Historically, when a government contractor received an “unsatisfactory” performance rating (“Unsat”) that was issued without proper procedures being followed or was substantively erroneous, the contractor’s only immediate recourse was to ask the agency to reconsider. Otherwise, the contractor had to wait to seek judicial review through a bid protest on a subsequent procurement – forcing the contractor to wait for the Unsat to potentially deprive it of more work.
This presents a major problem for contractors. This article examines recent judicial developments in which the U.S. Court of Federal Claims opened the door for contractors to seek immediate review of erroneous Unsats.
Under the Contract Disputes Act, if a contractor wishes to pursue a claim against the federal government arising out of a contract, the contractor can turn to one of two places: an agency’s Board of Contract Appeals (BCA) or the U.S. Court of Federal Claims. However, it does not follow that both of these bodies are willing to take up a contractor’s appeal of an erroneous Unsat.
BCAs repeatedly have refused to hear contractor challenges to performance evaluations. In 1991, the Armed Services BCA determined that a contractor could not appeal a performance evaluation directly to the board because it was not a “claim” within the meaning of the Contract Disputes Act. Konoike Construction Co., ASBCA No. 40910, 91-3 BCA ¶24170 (1991). There, the contractor failed to follow procedure by first seeking a final decision of the contracting officer. Many BCAs have declined to hear others challenges to performance evaluations based on reading Konoike to broadly hold that requesting a change to a contractor performance evaluation is not a “claim.” The BCAs simply will not provide contractors a forum to review erroneous Unsats.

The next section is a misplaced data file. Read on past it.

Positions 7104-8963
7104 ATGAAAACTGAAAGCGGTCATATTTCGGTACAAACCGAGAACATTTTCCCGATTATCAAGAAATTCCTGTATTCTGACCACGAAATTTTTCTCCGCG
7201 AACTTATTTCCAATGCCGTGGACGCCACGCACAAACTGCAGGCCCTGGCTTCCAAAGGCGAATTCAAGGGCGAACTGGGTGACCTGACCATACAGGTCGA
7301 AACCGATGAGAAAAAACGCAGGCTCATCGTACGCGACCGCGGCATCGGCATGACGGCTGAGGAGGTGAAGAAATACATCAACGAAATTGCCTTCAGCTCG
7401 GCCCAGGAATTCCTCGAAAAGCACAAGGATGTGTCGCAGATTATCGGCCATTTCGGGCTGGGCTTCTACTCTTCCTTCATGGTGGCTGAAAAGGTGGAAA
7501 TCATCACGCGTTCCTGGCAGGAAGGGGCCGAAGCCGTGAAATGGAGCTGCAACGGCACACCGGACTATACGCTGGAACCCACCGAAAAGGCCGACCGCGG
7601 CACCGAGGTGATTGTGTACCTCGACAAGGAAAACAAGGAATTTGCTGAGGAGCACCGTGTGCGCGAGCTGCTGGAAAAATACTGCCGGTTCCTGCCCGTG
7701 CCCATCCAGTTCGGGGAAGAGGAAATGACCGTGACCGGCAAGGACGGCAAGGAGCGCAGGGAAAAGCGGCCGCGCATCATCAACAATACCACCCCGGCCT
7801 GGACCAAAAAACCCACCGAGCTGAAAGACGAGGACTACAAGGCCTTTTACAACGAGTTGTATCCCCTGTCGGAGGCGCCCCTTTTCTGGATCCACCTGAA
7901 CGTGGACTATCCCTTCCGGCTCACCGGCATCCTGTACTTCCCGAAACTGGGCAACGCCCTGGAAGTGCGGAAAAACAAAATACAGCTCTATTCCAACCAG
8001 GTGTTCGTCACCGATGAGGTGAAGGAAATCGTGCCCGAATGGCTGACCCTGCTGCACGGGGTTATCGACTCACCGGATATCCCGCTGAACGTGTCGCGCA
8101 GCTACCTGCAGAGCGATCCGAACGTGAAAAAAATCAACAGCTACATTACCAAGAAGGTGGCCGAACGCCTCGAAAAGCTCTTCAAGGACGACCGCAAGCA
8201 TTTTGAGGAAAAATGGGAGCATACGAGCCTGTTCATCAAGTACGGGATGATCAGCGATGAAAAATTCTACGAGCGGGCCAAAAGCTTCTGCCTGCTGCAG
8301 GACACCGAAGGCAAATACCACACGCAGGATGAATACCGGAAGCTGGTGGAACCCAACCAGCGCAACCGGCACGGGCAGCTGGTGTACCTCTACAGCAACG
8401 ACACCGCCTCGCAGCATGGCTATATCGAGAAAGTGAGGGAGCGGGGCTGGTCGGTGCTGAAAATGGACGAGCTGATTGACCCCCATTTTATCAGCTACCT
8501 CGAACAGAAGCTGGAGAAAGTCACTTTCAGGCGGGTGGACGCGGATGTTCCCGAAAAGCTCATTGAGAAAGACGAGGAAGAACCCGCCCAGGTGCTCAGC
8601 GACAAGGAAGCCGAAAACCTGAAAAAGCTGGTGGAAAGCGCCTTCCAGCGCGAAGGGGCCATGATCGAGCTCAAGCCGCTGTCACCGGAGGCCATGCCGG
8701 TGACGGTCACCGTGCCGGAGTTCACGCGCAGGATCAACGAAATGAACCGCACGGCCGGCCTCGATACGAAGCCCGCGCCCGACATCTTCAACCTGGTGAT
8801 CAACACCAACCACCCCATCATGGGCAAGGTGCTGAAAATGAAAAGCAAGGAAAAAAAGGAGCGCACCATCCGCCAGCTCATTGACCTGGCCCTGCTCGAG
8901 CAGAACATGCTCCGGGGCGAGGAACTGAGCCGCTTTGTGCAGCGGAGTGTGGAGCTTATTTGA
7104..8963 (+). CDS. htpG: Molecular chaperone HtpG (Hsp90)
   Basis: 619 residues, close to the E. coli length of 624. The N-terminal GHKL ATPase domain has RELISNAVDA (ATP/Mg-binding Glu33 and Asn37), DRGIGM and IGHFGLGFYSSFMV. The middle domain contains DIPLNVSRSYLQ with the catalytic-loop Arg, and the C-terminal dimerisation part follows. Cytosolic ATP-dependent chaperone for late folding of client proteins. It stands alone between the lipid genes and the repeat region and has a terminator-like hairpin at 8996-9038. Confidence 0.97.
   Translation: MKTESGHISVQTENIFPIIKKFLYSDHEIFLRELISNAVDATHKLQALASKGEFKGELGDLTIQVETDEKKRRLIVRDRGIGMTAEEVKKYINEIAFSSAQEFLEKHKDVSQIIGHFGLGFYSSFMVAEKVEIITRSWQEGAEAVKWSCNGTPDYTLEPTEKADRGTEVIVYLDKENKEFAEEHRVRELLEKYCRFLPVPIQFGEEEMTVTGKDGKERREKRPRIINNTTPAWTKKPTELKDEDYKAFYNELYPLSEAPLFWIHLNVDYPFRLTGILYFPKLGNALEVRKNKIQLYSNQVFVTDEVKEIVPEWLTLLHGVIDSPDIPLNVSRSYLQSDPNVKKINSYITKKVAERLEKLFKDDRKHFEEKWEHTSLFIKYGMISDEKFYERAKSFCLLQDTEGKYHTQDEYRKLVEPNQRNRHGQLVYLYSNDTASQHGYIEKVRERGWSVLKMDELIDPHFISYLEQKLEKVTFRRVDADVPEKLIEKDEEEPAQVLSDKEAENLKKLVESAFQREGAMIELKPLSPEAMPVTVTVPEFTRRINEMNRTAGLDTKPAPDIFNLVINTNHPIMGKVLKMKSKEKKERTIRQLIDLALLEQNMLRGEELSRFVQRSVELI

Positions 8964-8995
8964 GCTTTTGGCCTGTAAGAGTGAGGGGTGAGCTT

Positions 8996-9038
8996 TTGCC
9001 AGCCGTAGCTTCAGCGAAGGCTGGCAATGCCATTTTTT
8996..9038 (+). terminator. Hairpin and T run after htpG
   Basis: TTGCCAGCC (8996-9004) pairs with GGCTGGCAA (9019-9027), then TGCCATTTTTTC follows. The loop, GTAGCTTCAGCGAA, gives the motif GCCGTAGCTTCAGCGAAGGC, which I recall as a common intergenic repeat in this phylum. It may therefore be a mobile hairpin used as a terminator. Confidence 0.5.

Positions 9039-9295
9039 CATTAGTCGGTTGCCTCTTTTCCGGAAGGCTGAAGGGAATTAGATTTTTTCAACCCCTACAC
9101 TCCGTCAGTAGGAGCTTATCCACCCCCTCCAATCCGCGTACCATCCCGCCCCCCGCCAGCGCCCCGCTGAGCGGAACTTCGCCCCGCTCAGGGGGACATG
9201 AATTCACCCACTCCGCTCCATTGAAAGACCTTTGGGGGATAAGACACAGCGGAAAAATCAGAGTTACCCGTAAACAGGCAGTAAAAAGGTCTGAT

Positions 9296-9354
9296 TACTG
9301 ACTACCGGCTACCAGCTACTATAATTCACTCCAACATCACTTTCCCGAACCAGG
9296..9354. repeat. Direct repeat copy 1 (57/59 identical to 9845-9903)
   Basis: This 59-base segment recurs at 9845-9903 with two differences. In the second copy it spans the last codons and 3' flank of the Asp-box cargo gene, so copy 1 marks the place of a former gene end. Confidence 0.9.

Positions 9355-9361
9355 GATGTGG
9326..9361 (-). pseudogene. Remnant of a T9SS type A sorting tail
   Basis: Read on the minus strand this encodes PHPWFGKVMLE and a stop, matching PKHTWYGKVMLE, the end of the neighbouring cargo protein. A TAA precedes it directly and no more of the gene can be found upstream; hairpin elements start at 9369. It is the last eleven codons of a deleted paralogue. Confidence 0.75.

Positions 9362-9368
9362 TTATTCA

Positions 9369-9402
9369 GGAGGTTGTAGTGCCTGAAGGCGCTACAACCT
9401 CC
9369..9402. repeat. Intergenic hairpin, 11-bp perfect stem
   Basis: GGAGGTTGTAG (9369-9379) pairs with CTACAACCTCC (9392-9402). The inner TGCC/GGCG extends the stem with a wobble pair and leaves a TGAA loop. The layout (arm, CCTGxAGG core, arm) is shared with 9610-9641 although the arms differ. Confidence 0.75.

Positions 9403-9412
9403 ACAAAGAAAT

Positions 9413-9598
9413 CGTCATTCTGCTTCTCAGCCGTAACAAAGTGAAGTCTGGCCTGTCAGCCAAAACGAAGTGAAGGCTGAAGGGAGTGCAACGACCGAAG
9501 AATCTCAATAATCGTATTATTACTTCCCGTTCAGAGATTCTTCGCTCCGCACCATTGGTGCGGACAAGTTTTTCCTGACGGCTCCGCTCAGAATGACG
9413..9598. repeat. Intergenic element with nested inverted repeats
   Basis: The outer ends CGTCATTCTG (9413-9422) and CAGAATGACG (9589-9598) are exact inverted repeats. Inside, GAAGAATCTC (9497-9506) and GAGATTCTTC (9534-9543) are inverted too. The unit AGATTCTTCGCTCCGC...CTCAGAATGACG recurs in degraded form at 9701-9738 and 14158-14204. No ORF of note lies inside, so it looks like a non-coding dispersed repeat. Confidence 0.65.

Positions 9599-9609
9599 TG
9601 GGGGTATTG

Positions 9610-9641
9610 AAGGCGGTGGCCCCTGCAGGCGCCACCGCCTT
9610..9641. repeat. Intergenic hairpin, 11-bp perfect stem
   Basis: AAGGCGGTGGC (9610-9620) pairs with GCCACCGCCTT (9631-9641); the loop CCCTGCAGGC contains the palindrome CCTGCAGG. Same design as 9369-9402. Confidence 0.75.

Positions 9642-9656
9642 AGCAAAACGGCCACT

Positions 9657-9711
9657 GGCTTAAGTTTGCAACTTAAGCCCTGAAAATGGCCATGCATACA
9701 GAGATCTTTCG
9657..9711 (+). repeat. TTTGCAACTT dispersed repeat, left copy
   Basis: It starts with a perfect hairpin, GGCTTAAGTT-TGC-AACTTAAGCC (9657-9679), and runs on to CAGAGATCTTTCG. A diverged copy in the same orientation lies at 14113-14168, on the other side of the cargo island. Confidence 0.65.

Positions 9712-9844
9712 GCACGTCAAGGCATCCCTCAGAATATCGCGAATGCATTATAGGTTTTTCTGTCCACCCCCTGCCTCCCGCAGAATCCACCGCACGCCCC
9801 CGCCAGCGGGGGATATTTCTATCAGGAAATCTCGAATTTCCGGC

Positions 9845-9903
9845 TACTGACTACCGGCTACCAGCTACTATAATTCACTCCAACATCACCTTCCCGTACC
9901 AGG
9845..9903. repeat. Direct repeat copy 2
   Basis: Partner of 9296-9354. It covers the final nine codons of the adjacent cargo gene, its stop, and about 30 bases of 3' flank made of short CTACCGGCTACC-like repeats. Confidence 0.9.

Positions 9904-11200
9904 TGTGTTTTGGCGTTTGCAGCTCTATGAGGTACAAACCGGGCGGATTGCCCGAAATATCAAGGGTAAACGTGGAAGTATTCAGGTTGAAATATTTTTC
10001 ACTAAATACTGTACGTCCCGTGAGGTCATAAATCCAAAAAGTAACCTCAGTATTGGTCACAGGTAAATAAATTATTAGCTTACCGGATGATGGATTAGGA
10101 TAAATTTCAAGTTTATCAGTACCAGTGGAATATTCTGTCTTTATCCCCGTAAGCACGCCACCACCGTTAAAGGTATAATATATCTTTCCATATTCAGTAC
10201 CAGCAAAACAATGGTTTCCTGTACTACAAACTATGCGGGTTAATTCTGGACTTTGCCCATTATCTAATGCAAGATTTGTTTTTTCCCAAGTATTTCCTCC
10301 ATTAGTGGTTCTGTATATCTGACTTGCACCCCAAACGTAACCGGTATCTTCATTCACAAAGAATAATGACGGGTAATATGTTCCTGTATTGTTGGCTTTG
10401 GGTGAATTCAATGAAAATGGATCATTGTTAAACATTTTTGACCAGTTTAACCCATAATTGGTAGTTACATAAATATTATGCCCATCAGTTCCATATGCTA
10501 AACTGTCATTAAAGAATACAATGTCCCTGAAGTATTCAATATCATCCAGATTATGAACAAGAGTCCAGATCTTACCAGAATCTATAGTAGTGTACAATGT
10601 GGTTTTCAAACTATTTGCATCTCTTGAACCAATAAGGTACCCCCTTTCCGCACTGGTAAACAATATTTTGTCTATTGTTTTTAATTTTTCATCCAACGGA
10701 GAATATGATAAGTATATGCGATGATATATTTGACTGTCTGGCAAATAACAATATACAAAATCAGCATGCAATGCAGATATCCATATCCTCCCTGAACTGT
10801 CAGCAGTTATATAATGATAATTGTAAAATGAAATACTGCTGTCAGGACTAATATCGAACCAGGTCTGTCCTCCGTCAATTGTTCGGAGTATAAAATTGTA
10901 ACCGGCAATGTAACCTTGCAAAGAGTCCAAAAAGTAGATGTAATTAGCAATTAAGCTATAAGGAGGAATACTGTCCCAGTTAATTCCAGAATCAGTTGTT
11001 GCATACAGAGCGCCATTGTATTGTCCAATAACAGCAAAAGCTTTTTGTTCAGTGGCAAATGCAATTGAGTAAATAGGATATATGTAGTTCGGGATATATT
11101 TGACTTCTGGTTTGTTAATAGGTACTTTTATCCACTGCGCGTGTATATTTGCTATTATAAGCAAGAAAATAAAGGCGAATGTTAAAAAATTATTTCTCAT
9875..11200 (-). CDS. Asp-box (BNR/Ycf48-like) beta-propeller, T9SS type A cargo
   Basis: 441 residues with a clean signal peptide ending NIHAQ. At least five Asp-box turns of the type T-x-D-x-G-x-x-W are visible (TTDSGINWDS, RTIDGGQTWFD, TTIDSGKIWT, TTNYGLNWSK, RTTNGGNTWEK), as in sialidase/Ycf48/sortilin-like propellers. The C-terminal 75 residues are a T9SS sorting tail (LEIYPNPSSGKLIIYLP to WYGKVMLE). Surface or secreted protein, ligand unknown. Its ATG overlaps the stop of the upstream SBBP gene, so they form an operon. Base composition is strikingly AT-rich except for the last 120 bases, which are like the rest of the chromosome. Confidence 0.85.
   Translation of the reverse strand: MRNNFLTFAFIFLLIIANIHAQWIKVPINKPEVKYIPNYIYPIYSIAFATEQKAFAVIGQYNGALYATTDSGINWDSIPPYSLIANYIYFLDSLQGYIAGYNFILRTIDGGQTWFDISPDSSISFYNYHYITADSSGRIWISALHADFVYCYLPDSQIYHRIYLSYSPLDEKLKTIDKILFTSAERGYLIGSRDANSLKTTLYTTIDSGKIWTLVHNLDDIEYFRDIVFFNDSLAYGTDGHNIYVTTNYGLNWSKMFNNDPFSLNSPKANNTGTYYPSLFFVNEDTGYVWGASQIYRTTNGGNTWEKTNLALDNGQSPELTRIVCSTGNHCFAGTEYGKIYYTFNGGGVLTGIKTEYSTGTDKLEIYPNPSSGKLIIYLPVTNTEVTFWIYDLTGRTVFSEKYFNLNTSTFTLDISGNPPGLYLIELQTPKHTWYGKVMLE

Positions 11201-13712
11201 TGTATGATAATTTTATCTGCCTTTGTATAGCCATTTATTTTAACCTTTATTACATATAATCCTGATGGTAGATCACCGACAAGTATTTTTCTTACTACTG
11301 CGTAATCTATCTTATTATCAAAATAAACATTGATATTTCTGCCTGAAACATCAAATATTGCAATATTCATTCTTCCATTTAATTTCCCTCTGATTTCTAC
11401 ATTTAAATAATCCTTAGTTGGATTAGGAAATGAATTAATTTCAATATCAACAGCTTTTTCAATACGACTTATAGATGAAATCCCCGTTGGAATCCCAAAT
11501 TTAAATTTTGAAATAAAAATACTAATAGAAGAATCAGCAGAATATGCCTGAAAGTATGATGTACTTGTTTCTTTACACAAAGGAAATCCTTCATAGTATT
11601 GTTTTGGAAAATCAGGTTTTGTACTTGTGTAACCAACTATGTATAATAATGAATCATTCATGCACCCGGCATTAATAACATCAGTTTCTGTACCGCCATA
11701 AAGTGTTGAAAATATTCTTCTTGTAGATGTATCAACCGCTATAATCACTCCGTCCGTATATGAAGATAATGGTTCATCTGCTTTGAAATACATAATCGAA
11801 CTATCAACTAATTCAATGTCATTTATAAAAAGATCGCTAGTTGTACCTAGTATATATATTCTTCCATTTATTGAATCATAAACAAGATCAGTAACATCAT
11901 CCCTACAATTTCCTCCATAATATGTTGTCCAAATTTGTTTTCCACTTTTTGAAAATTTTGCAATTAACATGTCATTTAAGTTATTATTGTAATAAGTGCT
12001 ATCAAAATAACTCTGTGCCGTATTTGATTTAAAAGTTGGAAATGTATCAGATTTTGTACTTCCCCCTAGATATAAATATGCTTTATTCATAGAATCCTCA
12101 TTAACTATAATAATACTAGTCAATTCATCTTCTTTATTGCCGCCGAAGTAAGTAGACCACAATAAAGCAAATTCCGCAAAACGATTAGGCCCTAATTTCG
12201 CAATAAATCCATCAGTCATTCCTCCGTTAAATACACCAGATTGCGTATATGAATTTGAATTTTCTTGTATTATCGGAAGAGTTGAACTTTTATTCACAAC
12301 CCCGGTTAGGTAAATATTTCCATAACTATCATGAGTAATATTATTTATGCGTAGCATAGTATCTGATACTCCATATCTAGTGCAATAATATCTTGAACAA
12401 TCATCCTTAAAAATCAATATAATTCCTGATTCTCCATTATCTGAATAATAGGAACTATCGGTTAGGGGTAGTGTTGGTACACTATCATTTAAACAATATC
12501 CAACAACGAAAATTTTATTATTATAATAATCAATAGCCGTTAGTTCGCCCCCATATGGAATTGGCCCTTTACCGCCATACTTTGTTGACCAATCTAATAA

The Court of Federal Claims, on the other hand, has taken a different view. It has emphasized the importance of providing contractors with a judicial forum to challenge the fairness and accuracy of performance evaluations, especially “given the increasing importance of performance reviews and prejudice to contractors from erroneous ratings.”
Despite its limited jurisdiction under the Tucker Act (28 USC §1491) and in part because the BCAs refused to take up the issue, the Court of Federal Claims decided to provide contractors with a much-needed forum to challenge erroneous Unsats. Todd Construction, L.P. v. United States, No. 07-324 (Fed. Cl. filed May 25, 2007); BLR Group of America, Inc. v. United States, No. 07-579 (Fed. Cl. filed August 1, 2007).
Todd Construction’s lawsuit alleged that the U.S. Army Corps of Engineers, without observing proper procedures, issued a substantively erroneous Unsat. Todd asked the court to determine that the Corps’ Unsat was unlawful and to order the Corps to remove it. The government claimed the Court of Federal Claims did not have jurisdiction to hear the case.
Jurisdiction existed only if Todd could show that it had properly asserted a Contract Disputes Act “claim,” which the court held had four elements: 1) a decision of the contracting officer; 2) on a written demand; 3) made as a matter of right; 4) requesting relief arising under or relating to the contract.